Automating Iptables With Ansible

I discovered a way to configure the iptables firewall on CentOS with Ansible. I’ve been struggling with this for a while and was pleased when I discovered a cool utility called ferm. ferm is a set of scripts that you can use to manage iptables from a simple text configuration file. I’ve adopted it and am very pleased with how well it works. It even has good primary documentation. In the rest of this post I will explain why you need ferm and how to automate it with Ansible.

Why ferm?

Most of the applications we automate using Ansible can be configured using a text file. This paradigm makes management easy, we just edit the text file, upload it, and then restart the application. The problem is that iptables doesn’t work that way. That is why ferm is so useful. Yes, iptables does save its rules in a text file (at /etc/sysconfig/iptables) but this file isn’t a true configuration file, its more of an internal shorthand. Editing it directly, as I tried, produces odd errors and doesn’t really work.

Another approach is to use the iptables command line API directly through statements like:

iptables -P OUTPUT DROP

This almost works but is very tedious to do in Ansible. You have to enter each line as a command. The problem is that changing iptables can easily disconnect you from the server you have SSH’ed into. The declarative nature of Ansible means that it tries to recreate your ruleset each time so the rules must ‘flush’ iptables and add all the rules back in from scratch. It’s a mess.

Chef and Puppet use a Perl script to manage iptables. Their script is very similar to ferm but I think ferm has better features.

Using ferm

To use ferm with Ansible on CentOS 6.5 you must take the following steps:

1. Ensure target server has Perl installed. CentOS comes with it so it doesn’t need to be installed separately using yum.

2. Install ferm on the target server. Unfortunately ferm does not have a CentOS package in the default repository so you must install it from EPEL.

3. Create a configuration file called /etc/ferm/ferm.conf. This configuration file uses unique syntax that is largely based on iptables own rule syntax. If you know iptables ferm won’t be a challenge. However, ferm comes with a very cool and time-saving tool called import-ferm. This will convert your existing iptables rules into the ferm format. Just type import-ferm > ferm.conf and move the resulting file to your Ansible workstation for automated copying.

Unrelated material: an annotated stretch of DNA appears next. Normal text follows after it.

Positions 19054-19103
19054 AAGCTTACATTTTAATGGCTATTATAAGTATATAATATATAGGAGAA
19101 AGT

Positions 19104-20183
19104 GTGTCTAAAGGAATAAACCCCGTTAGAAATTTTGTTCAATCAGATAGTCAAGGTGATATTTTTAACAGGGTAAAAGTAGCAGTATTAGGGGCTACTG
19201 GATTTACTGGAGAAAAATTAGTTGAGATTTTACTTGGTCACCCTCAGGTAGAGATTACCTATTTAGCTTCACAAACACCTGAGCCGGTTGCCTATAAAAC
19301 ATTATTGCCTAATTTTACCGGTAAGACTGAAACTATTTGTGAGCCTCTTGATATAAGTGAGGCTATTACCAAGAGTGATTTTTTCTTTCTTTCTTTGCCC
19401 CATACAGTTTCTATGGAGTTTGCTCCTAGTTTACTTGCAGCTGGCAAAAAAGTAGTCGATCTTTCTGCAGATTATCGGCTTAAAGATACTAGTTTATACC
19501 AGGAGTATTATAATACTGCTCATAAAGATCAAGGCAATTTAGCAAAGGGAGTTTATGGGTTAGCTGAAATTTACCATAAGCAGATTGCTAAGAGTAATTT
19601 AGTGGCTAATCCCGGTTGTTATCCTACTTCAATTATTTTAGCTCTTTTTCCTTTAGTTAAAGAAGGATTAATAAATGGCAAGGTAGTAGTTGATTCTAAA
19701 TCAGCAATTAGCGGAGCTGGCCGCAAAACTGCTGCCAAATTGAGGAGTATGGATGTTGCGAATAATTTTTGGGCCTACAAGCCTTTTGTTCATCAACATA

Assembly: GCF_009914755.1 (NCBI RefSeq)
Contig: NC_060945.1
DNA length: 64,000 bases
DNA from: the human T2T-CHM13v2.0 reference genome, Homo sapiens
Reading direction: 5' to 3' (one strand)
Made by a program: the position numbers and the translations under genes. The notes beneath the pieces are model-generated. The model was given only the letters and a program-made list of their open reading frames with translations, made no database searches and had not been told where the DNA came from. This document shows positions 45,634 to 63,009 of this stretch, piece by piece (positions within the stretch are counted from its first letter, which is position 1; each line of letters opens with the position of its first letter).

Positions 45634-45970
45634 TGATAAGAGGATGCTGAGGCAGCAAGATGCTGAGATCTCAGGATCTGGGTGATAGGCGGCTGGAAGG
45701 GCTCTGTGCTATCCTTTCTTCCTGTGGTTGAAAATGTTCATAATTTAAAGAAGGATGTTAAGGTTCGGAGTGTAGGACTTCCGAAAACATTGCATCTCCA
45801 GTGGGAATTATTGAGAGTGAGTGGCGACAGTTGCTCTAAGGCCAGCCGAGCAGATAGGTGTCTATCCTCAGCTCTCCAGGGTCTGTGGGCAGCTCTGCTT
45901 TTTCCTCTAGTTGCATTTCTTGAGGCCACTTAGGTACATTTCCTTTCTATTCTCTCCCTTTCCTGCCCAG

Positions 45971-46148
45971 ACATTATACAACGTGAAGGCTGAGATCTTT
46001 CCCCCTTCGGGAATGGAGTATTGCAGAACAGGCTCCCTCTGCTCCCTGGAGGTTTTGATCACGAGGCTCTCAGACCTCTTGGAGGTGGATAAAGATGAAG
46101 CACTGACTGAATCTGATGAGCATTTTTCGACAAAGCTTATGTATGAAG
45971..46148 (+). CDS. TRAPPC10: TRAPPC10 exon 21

4. Run ferm /etc/ferm/ferm.conf.

5. Save your new iptables configuration so it survives a reboot by:  service iptables save.

And that’s it. ferm will rebuild your ruleset and does not disconnect your SSH session.

ferm and Ansible

I recommend that you install ferm using your core role. Mine is called “centos”. Then, install role-specific firewall rules using those roles. For convenience I will put all the Ansible tasks in a single file. Put the ferm.conf file in templates\ferm.conf.j2. You will eventually want to add custom variables to your firewall rules.


# These commands are common to all CentOS 6 servers
- name: Install EPEL and then ferm repository
   yum: name={{ item }} state=installed
     - yum-plugin-protectbase.noarch
     - ferm

- name: Set iptables to autostart on boot
  command: chkconfig iptables on

- name: iptables running
  service: name=iptables state=started

- name: Add ferm conf directory
  file: path=/etc/ferm owner=root group=root mode=0700 state=directory

# These commands go in each role tasks/main.yml
- name: Set iptables configuration
  template: src=ferm.conf.j2 dest=/etc/ferm/ferm.conf owner=root group=root 

- name: Load iptables configuration
  command: /usr/sbin/ferm /etc/ferm/ferm.conf

- name: Save iptables
  command: service iptables save

Ferm conf Example

Here is a simple example for a DHCP server:

domain ip {
    table filter {
        chain INPUT {
           policy DROP;

           # connection tracking
           mod state state INVALID DROP;
           mod state state (RELATED ESTABLISHED) ACCEPT;

           # allow local connections
           interface lo ACCEPT;

           # respond to ping
           proto icmp icmp-type echo-request ACCEPT;

           # remote administration allowed from the admin VLAN only
           saddr {{ admin_vlan }}/{{ CIDR }} proto tcp dport ssh ACCEPT;

           # Allow DHCP client requests
           protocol udp dport 67:68 ACCEPT;

        chain FORWARD policy DROP;
        chain OUTPUT policy ACCEPT;

In the SSH rule I restrict access to a certain subnet. This templated version uses my Ansible global variables (i.e., those found in the file group_vars/all.

[Update: February 24,2014. See part 2 for an improved method.]

Categories: DevOps

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